Jul 14, 2011 by Aaron Rubman
According to CNN the tech elite are struggling to define Google+. This seems very odd to me, as the premise of Google+ is very straightforward: it is a social media platform that allows you to control where your message goes.
What makes this a radical concept is that no one else is doing it (well, no one aside from Diaspora, but I’ll get to that later).
The problem that CNN’s experts have run into is that they’re trying to define Google+ in terms of other social media platforms. No, that’s an oversimplification. As Jon Stewart recently put it, the mainstream media is biased towards “sensationalism and laziness.” What they’re trying to do is tell the story of “Google+ the ____ slayer,” and we simply cannot fill in the blank until we see how the cards fall out.
Twitter, YouTube, Facebook, MySpace: all of these services are built on a broadcast model where you speak to all of your audience simultaneously. While many of these services allow for private messages, they do not have convenient mechanisms to integrate targeted messages into the live stream of your content.
King of the Hill
Part of the reason why the Social Media Slayer story is so appealing is that we, as a society, like to see the mighty tumble. We have adopted the story of David and Goliath is part of our cultural legacy, and do our best to find David’s wherever we can (even if it means recasting the giants of the technological world).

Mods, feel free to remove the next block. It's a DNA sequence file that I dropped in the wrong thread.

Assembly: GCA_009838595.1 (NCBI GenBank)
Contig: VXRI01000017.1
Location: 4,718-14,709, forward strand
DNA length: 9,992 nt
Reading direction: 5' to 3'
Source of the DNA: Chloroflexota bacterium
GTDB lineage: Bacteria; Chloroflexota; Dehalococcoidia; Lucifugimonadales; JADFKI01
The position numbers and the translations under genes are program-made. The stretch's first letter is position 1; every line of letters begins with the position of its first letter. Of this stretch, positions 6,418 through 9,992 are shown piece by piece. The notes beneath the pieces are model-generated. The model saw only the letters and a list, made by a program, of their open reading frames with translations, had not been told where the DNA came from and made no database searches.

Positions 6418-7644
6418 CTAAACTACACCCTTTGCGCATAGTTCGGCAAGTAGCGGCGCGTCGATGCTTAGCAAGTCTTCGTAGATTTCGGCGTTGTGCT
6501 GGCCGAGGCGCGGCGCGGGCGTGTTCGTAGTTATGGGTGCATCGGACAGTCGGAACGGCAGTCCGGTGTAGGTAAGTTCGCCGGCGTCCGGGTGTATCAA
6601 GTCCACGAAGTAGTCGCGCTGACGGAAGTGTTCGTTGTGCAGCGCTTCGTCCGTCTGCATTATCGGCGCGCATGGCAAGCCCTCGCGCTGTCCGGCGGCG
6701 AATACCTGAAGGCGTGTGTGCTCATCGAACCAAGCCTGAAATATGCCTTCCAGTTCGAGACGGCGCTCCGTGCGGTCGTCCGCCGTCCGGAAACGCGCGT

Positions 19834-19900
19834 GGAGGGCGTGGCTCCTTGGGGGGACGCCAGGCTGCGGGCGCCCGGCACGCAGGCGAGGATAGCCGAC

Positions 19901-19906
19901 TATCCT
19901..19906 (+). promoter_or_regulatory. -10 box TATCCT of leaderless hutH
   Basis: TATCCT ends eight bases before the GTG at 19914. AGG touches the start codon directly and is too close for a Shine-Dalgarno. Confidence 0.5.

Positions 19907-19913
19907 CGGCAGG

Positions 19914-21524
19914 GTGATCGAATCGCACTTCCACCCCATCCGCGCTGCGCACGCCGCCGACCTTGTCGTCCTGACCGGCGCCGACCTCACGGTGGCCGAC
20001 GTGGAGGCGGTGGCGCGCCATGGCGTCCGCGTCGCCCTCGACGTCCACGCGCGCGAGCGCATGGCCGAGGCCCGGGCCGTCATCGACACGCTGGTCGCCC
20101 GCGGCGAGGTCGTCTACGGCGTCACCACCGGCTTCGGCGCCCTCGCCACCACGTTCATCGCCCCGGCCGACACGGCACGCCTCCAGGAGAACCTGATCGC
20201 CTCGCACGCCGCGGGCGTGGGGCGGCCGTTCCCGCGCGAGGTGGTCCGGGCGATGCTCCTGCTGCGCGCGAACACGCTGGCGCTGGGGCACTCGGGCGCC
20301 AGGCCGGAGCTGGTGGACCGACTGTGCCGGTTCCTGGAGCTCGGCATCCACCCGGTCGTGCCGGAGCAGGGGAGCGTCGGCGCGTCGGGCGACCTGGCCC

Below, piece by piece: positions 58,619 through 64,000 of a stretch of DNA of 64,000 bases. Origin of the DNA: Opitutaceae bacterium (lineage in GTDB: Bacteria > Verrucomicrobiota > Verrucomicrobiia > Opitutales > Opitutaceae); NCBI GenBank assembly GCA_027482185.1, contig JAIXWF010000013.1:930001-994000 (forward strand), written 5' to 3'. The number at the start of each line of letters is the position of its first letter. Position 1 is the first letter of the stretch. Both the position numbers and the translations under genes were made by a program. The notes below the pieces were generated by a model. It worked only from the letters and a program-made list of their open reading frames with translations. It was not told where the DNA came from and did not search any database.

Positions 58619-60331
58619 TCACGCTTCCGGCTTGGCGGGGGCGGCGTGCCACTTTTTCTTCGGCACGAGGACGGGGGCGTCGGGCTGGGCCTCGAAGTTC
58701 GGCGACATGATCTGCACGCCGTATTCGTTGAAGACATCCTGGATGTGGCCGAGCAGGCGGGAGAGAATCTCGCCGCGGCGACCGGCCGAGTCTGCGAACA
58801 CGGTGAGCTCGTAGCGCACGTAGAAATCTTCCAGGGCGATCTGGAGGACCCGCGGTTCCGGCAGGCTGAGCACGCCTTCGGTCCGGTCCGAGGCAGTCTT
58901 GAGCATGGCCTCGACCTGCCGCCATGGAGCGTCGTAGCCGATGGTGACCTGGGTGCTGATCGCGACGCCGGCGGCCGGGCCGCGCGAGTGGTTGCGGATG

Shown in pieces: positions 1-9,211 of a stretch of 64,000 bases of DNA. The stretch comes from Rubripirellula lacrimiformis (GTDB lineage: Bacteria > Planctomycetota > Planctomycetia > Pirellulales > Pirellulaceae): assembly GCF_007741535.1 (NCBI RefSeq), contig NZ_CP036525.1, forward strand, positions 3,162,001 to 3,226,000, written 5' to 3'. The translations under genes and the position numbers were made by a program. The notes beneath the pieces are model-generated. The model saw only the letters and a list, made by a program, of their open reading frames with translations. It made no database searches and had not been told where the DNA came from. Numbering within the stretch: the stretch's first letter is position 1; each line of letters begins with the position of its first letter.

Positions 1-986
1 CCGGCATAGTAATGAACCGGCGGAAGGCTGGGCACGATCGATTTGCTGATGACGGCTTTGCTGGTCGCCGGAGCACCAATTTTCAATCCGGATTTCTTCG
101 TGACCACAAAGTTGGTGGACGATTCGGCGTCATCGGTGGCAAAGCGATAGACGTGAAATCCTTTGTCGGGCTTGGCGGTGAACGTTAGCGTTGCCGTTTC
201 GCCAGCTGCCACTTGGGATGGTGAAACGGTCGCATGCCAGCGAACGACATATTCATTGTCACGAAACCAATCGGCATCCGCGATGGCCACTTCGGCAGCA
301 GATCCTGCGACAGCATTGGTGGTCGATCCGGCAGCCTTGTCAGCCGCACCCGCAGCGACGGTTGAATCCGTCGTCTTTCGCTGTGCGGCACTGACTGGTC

But there is also a sense that the established players are vulnerable. Twitter has a limited scope of service, FourSquare tells strangers when you’re away from home, Facebook assumes that users want to share and doesn’t even tell them when it has made more of their information public, MySpace hasn’t had any noticeable growth for years, and even the blog hubs are under threat from authors who are willing to sacrifice presentation to follow the audience.
And so the race is on among news outlets to figure out which service Google+ most resembles.
Unfortunately, this misses the point entirely. Social media sites tend towards natural monopolies because someone who wants to be social will go where their friends are. If I want a Facebook-like service, it’s only natural that I go to Facebook first, because that’s where everyone else is.
What makes Google+ a threat is that it does something entirely new. Facebook can’t just flip a switch or add a feature to gain all the functionality of Google+, it would need a whole new suite of functionality. That’s the kind of move that could kill Facebook. Not only would such a change require a ton of investment, but it would draw even more attention to the product Facebook was trying to emulate.
Google+ the Diaspora Killer
The only project that Google+ has clearly killed off is Diaspora. Like Google+, Diaspora was looking for an easy way to let users chose who would receive individual status updates. Unlike Google+ you probably haven’t heard of it before, and with Google+ already dominating the press, you probably never will.